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It was April of 2016, and we were about 4 months into our marriage. Little did we know, it was the most important day in our house search.
We were living in our first apartment together in Woodside, New York – a $1,400/month steal that boasted a corner unit with five huge windows, an 8×8’ kitchen, and roaches the size of Montana. Yes, we were saving money in a neighborhood “near” the cute neighborhood, all the while absolutely loving our time together and dreaming of the future. It was perfect.
Table of Contents
- 1 The Backstory…
- 2 The Most Important Day
- 3 The Benefits
- 4 6. You and your partner will get on the same page.
Derek had begun a fantastic habit of using his commute time to Manhattan (about 40 minutes door to door) to listen to the Bigger Pockets podcast. Eventually it wore off on me, and I started to hear this wisdom about foreign concepts such as “house hacking” and “investing in assets.” We also knew that we wanted to purchase a home together sooner rather than later.
With our apartment lease ending on November 1 of that year, we figured springtime was a good time to start our house search.
We didn’t know what, exactly, we wanted. We didn’t know where we wanted it. All we could figure was that owning was better for us than renting, and the starting bid in the tristate area surrounding NYC was a very high entry point.
I was working at my desk that afternoon when Derek called on his lunch break. Not unusual, he gave me a buzz to say hello while out on a walk from the office in midtown.
The conversation turned to real estate, colored with a smattering of wanting to get out of the rat-race-grind among grumbling coworkers who judged his shoes. Couldn’t blame him there. We danced around condos and neighborhoods and ideas of what to buy when the conversation got very direct:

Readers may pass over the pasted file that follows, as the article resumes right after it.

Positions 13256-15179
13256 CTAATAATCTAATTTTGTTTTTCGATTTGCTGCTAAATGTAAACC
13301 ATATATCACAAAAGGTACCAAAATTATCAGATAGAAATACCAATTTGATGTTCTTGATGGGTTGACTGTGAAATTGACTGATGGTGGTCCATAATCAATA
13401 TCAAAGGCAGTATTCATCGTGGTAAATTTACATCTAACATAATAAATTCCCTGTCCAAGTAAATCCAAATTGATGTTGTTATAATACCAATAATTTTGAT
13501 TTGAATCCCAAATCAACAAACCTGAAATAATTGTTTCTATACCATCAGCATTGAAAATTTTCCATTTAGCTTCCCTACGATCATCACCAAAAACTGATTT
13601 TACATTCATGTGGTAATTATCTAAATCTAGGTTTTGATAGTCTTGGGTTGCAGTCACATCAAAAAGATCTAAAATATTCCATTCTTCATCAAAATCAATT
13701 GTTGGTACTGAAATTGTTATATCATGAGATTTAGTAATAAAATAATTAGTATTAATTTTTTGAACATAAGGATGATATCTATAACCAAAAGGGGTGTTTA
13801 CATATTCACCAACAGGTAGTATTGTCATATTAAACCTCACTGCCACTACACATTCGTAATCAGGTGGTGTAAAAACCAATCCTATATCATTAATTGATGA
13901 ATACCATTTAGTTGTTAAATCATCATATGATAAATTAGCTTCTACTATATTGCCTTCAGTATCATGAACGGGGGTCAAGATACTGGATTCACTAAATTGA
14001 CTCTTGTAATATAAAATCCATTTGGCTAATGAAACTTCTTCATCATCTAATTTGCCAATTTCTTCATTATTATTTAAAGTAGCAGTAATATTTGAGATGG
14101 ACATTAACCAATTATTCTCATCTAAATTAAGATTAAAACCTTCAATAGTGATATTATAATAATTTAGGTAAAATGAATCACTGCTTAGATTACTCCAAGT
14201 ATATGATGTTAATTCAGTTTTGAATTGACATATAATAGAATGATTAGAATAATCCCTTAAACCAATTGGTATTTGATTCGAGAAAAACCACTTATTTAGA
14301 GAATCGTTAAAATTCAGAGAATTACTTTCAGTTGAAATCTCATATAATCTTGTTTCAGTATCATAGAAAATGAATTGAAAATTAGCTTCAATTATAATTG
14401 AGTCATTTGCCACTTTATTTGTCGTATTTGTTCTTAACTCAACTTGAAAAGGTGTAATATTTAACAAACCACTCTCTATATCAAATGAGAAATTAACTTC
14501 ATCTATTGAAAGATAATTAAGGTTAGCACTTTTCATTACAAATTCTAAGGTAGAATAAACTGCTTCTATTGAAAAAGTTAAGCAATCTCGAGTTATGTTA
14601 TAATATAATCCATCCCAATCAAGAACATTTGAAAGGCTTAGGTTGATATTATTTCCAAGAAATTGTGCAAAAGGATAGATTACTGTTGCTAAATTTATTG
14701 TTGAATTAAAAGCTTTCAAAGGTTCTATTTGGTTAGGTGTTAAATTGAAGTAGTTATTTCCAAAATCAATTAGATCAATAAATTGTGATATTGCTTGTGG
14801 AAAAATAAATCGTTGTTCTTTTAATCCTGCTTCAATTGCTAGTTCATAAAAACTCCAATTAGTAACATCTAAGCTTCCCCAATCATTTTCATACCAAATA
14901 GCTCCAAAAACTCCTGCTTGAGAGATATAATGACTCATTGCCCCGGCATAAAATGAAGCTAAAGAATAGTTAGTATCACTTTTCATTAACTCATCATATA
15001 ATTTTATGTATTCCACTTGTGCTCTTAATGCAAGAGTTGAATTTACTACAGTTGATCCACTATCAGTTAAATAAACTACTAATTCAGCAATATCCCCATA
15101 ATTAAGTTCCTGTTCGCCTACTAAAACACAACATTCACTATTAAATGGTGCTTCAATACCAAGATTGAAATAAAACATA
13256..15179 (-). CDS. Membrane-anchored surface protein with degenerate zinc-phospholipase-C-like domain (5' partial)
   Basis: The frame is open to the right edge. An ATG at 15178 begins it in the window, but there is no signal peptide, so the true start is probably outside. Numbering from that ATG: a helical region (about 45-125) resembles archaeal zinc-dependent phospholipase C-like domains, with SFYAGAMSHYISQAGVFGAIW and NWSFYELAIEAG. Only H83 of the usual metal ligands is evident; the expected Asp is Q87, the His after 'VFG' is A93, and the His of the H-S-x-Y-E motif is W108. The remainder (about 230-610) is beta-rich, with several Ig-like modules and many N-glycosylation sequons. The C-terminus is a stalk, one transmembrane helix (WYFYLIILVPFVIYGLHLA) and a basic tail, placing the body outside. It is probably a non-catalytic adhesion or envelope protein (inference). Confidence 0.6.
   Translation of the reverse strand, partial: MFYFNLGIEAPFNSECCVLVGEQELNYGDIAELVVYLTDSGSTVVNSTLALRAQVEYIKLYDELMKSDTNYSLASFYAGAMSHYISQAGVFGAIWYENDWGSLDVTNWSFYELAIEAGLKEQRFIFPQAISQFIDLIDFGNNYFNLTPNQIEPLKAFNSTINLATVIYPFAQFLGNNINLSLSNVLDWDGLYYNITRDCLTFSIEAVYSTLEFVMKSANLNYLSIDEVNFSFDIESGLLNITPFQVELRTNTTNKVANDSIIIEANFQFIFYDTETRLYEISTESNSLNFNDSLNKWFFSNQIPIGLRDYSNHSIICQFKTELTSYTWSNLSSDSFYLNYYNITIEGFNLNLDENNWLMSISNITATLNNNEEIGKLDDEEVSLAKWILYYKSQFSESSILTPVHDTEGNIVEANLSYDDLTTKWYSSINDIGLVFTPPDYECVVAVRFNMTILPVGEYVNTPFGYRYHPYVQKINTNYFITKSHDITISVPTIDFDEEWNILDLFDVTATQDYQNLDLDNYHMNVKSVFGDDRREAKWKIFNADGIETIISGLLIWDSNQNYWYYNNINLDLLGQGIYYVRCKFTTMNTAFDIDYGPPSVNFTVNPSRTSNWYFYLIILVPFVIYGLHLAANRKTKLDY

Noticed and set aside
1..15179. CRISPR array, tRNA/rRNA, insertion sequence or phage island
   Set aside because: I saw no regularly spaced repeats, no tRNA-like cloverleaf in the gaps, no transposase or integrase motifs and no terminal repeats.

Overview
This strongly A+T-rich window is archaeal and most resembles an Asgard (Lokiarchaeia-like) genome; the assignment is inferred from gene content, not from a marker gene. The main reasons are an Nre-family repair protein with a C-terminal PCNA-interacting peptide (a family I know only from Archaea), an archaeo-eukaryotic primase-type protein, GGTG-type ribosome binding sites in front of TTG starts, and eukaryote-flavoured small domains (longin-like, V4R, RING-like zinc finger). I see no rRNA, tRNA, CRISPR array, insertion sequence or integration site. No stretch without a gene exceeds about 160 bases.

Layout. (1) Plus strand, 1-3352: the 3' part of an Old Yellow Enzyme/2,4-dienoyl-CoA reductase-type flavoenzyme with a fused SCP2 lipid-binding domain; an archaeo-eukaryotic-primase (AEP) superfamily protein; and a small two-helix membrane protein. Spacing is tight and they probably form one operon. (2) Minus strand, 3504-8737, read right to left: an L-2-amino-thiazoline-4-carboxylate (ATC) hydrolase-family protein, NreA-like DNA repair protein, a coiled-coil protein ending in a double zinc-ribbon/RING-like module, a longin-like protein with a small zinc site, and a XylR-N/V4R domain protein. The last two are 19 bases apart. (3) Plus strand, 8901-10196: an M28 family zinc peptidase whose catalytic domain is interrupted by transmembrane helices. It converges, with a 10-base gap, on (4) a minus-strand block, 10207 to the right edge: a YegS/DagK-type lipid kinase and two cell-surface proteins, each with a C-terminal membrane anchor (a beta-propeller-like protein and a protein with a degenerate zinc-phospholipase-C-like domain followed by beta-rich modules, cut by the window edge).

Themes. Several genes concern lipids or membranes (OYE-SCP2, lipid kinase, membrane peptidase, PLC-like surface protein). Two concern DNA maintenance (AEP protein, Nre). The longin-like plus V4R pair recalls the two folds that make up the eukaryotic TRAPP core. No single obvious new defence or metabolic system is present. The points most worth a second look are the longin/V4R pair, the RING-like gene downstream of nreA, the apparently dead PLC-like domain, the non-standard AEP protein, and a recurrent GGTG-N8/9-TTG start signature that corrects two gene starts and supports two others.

N: “…but what do you want?”
D: “I don’t know.”
N: “Yes you do. What do you want? Just say it.”
D: “I don’t know if it’s do-able but..”
N: “ARTICULATE WHAT YOU WANT.” (editor’s note: welcome to our marriage, folks.)
D: “…I want to buy a two-family house.”
N: “Good. Let’s buy a two-family house.”
It was done. Decided. No going back. We made up our minds.
That, my fellow homebuyer friends, was the most important day in our house search. We decided what we wanted.
And because we decided what we did want, we also nailed down what we did not want. No condos, no co-ops, no single-family homes, no apartments, no manufactured houses, no plots of land with promises, no – no – no.
The Most Important Day
Let me reiterate: the most important day in your house search is the day you decide what you want.
In other words: “If it isn’t ‘hell yes,’ then it’s ‘hell no.’” Let that sink in.
“If it isn’t ‘hell yes,’ then it’s ‘hell no.'”
If you’re not gung-ho and all aboard, it’s not worth it to you. You know in your gut. This applies to many things – commitment to relationships, if you want fries with that, choosing between mint chocolate chip or vanilla bean…. Hell yes, or hell no. You know deep down which one you’re thinking.
If I may lightly acknowledge the notion of a higher power (for us, it’s God; for some folks, “the universe”): I truly believe that when you decide, then your path becomes clear and the doors you seek will open up to you.
We decided. We would buy a two-family house. No matter that it seemed impossible, expensive, and uncharted territory in either of our families. We had decided on our goal, and that was that.